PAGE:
At Darden, I will tell you that we accord to the MBA for Executives program the very same teaching resources that we accord to our MBA full-time program and to our non-degree Executive Education programs.
What this means is that our MBA for Executives program draws the same excellent teachers that any of our other programs will attract. Second, I would refer to the fact that the diploma at the Darden School simply says “Master of Business Administration.” There is no modifier or qualifier for the graduates from the MBA for Executives program.
This reflects our deep intent, our expectation, that the MBA for Executives program will be every bit as good as our historical flagship residential program. We are cutting no corners. We are shaving nothing off the time and attention we give to the students in our MBA for Executives program compared to our residential program students
Earlier you mentioned that introducing this program also could, to paraphrase, potentially add value for Darden. How has the program added value for Darden?
Darden’s MBA for Executives program has been a marvelous incubator for new teaching formats, concepts and techniques. We do a great deal in the MBA for Executives based on team teaching, bringing two or more faculty members into the classroom for a given learning experience, creating more simulations, more group-based work and more interaction across the board. The MBA for Executives program is setting the high water mark for integration across disciplines and specialties.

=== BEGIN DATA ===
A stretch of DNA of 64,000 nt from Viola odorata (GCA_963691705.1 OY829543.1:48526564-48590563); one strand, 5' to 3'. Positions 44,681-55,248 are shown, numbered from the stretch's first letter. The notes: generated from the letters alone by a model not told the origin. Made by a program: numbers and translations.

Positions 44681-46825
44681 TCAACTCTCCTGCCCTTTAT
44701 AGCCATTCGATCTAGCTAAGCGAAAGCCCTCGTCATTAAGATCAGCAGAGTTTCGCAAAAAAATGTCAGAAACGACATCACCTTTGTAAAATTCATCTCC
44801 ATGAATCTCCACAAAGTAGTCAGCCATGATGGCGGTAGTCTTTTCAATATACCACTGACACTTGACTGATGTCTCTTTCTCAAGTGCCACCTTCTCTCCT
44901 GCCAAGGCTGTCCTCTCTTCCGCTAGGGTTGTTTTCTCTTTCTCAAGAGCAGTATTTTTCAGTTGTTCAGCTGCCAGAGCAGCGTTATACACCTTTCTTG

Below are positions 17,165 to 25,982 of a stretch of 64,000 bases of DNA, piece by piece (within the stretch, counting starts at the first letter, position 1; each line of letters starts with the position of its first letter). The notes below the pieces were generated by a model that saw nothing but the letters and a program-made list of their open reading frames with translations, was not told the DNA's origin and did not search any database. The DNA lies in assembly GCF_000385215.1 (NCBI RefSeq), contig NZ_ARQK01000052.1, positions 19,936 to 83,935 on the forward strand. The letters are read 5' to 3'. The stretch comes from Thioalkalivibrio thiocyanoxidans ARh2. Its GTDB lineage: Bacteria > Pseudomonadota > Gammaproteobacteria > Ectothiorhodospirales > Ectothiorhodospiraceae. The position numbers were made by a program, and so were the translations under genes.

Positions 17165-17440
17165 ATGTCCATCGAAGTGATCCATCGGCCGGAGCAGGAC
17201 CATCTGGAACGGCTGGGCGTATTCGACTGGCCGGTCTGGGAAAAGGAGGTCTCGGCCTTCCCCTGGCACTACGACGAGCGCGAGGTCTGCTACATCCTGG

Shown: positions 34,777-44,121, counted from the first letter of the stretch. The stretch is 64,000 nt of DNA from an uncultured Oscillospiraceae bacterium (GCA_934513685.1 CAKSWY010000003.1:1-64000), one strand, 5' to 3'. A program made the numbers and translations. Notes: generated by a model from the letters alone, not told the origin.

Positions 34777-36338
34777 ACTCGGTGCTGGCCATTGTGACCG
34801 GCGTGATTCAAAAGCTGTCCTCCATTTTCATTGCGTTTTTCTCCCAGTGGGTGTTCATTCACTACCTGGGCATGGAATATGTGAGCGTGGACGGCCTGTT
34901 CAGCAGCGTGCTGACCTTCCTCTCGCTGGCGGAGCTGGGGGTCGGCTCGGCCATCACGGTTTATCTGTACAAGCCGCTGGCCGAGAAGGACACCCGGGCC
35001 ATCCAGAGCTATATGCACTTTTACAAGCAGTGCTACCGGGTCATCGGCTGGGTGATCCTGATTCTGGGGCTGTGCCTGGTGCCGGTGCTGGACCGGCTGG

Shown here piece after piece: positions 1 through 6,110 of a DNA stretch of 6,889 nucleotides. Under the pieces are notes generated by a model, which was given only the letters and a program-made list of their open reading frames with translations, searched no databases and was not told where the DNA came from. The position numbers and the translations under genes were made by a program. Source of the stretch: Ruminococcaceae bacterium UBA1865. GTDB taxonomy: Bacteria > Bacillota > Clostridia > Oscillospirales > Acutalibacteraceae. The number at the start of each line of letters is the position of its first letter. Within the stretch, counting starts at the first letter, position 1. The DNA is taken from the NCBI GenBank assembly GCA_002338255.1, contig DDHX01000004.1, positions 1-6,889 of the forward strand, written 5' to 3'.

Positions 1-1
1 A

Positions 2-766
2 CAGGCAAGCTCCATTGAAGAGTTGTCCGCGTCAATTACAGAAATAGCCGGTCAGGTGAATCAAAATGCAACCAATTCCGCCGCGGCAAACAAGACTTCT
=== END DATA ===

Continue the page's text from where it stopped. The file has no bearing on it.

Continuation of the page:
And why not? This is the way executives in business experience the problems they face. They don’t see a problem as being narrowly defined as a finance problem or a marketing problem or an operations problem. What they understand is they have an upset customer, and they need to fix that customer’s problems right now, and often that means drawing on the expertise of several disciplines in a very short space of time, or it might mean designing a new product or service to meet a sudden development among a field of competitors, or it might mean reaching out to recruit and shape the best operational team to meet a problem or opportunity.